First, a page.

One minor league baseball player, two films featuring characters loosely based on his legend. As insane as this sounds, Steve "White Lightning" Dalkowski didn't have an illustrious career in the big leagues, appearing very briefly in the majors in a relief role, but he is considered the inspiration for both Nuke LaLoosh in 'Bull Durham' and Steve Nebraska in 'The Scout.' He apparently (or, more appropriately, supposedly) was as wild a man as he was a pitcher, and, who knows, maybe he lived life at the same speed he supposedly threw his almost unhittable pitches. He's graced two baseball cards (a 1963 four player Topps rookie card and a 2009 Opek specialty faux-vintage reproduction), but what no card can ever do is portray the true insanity of some of his box scores. Go on, look them up, they're worth the laugh. They may be more entertaining than 'The Scout,' even.
Albert Brooks plays Al Percolo, a slick tongued scout for the New York Yankees, whose prospects haven't worked out too well lately. After a particularly embarrassing episode, Percolo is banished to search for players in Mexico, where the game isn't exactly up to the standards he's used to. On this trip, though, he encounters an American player (Brendan Fraser as Steve Nebraska) who can do it all, hitting everything out of the park and pitching so hard the catcher can't stay on his feet. The problem is, to be cleared to play, Nebraska has to pass a psychological exam, and he's not quite up to the task. He's immature, arrogant, and has deep seeded issues that will have to be resolved if he's to start the first game of the upcoming World Series.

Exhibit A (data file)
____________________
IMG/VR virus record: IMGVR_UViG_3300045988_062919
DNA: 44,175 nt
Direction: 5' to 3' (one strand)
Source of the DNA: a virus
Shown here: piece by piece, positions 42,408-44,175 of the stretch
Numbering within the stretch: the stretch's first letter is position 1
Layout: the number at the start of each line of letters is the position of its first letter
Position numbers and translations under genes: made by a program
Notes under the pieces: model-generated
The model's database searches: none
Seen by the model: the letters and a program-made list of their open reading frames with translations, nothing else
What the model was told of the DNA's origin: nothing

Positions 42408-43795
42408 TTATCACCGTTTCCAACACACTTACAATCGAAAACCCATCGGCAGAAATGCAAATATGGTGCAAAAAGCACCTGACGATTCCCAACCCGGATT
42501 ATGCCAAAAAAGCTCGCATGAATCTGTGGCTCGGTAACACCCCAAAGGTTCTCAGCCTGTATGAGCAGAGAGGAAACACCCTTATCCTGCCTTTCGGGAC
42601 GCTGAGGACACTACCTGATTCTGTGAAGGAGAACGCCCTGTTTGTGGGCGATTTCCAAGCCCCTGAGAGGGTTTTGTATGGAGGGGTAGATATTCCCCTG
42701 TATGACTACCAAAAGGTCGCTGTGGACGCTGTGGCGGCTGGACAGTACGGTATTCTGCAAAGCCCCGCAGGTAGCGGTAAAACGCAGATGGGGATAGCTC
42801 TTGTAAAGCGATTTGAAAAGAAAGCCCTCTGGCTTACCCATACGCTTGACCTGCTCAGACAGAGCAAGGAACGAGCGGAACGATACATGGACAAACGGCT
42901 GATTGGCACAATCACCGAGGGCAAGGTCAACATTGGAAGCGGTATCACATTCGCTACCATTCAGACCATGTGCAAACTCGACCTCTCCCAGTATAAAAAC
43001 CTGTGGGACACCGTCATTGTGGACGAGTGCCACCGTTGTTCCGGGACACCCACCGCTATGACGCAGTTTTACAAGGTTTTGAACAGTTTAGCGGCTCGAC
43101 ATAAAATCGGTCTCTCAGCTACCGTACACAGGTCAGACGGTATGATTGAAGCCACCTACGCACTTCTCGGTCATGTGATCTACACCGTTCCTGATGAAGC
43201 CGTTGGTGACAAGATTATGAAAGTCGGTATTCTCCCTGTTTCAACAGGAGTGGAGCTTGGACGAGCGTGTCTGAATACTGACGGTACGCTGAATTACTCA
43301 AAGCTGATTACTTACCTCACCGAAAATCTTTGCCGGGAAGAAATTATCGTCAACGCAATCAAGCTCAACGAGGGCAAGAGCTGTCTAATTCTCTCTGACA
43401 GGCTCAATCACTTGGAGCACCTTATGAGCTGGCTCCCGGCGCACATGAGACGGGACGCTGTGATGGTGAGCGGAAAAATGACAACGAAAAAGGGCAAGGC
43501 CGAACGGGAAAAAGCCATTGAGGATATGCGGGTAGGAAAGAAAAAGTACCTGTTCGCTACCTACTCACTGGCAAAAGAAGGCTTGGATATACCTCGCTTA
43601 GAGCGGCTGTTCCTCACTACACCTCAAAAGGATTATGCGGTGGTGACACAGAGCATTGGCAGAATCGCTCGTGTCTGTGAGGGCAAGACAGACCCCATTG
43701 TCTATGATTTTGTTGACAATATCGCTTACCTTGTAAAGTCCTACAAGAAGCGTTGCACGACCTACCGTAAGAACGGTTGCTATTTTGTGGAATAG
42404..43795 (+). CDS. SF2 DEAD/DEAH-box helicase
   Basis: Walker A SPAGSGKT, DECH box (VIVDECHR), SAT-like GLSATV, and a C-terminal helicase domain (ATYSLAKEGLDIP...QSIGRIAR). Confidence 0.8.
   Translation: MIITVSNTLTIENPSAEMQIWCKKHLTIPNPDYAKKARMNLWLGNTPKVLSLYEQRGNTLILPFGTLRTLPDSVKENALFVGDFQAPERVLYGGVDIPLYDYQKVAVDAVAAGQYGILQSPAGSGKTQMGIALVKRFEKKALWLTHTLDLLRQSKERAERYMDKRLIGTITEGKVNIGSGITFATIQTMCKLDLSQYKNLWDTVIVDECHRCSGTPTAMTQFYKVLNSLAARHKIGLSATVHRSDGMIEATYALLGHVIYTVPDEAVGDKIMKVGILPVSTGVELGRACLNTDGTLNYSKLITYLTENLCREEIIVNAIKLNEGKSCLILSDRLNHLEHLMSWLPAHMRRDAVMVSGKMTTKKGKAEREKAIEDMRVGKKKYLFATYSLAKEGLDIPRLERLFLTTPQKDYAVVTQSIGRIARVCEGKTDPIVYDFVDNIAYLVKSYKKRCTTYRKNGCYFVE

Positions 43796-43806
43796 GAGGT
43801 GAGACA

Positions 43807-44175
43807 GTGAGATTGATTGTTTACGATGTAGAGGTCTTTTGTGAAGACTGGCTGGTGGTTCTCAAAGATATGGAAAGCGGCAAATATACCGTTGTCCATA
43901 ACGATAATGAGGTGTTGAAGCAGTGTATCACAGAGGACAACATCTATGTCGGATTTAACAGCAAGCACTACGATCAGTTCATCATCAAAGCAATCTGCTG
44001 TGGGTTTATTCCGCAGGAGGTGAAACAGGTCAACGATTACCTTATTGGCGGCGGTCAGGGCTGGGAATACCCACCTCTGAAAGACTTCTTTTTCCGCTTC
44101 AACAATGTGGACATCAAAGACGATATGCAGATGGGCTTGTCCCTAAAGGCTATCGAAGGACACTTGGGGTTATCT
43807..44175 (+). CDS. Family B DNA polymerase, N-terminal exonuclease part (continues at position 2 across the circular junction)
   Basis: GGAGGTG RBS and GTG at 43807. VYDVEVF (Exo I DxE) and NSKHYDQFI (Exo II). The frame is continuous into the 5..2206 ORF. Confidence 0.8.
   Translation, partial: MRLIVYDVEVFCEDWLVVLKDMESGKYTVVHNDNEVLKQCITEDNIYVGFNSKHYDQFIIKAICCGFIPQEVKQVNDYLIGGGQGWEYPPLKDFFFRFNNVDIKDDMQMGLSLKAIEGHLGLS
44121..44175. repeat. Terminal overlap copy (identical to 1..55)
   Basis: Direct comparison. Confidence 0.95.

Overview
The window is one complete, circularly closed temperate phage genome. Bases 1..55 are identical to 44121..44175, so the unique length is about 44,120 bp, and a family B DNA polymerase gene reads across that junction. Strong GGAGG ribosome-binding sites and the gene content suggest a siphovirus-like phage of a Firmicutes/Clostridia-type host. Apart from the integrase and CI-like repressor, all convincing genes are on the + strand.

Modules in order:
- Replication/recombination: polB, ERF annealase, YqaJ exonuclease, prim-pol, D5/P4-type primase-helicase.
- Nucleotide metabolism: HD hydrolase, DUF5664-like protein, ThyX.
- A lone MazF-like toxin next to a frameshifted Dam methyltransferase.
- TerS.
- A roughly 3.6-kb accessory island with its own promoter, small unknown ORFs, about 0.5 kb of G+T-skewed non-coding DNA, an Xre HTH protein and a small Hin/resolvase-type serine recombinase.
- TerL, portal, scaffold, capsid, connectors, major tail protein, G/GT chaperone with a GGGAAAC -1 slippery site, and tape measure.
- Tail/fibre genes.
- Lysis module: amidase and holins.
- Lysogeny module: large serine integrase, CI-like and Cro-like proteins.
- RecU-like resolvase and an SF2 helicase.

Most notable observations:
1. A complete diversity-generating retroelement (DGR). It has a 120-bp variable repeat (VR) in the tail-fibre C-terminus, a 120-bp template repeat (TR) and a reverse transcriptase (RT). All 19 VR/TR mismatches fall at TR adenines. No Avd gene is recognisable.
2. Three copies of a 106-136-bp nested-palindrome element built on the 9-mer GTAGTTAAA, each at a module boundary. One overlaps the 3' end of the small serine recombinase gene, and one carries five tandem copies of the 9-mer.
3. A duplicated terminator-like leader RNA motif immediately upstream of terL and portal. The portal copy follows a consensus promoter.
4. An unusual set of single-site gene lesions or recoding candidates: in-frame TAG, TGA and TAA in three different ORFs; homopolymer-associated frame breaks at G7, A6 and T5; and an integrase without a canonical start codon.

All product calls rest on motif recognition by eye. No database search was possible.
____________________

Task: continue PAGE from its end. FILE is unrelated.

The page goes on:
I liked 'The Scout' the first time I saw it oh so long ago, despite knowing that Nebraska is a bit overblown and ridiculous. It's just, the years have not been kind to this film, and its numerous plot holes and failures now hit you in the face like a 100+ MPH fastball. Ignoring the fact that Fraser's man-child act wears thin, as he's not all that great at selling his goofball character (due to trying far too hard), the problems with this film have to do with believability/plausibility, pace, and film structure. It takes some very lazy easy outs and major thematic issues are skirted with single lines of dialogue that are supposed to make it all better.
Dianne Wiest's role as the shrink (Dr. H Aaron) is just silly. She encounters Percolo and Nebraska, takes on their cause (albeit tentatively), and works on figuring out what's bothering the wunderkind. The problem is, she's apprehensive when Percolo just wants an in-and-out visit, yet Percolo doesn't call anyone else. No other shrink is ever mentioned. He just randomly picks one out of the phonebook, and done deal. We see Nebraska's first meeting with Dr. Aaron, and after that, nothing else. Yet, we're told Nebraska is going to treatment, and making progress. How do we know? An indefinite amount of time passes, and the film is amazingly ambiguous in this regard, and suddenly he's all better, or, at the very least, cleared to play. Am I the only one who thinks that in a story that centers around a character's mental instability, perhaps showing progress would be ideal or constructive to the narrative? We can't just plop a character down and then a few minutes later say he's fixed. It doesn't work that way.
Back to ambiguity...no timeline is ever established in this film, this is done for one reason: eligibility. There are rules about when a player has to be on a major league roster to be eligible for the playoffs. Since Nebraska is only promised to pitch this season if the Yanks reach the World Series, and everyone laughs at that thought, it must mean the season is pretty late, as in a team's chances are nearly shot. Yet, the team makes it, and we're instantly in the final showdown (with some unmentioned miracle turnaround that makes little sense, especially for a team to reach the World Series and then gamble an entire game on an unknown after actually getting there with existing chemistry and play quality). Are we to believe the Yankees set aside a roster spot based on the possibility, and that this date was before the deadline? Call me a sports nerd, but I don't buy it one bit.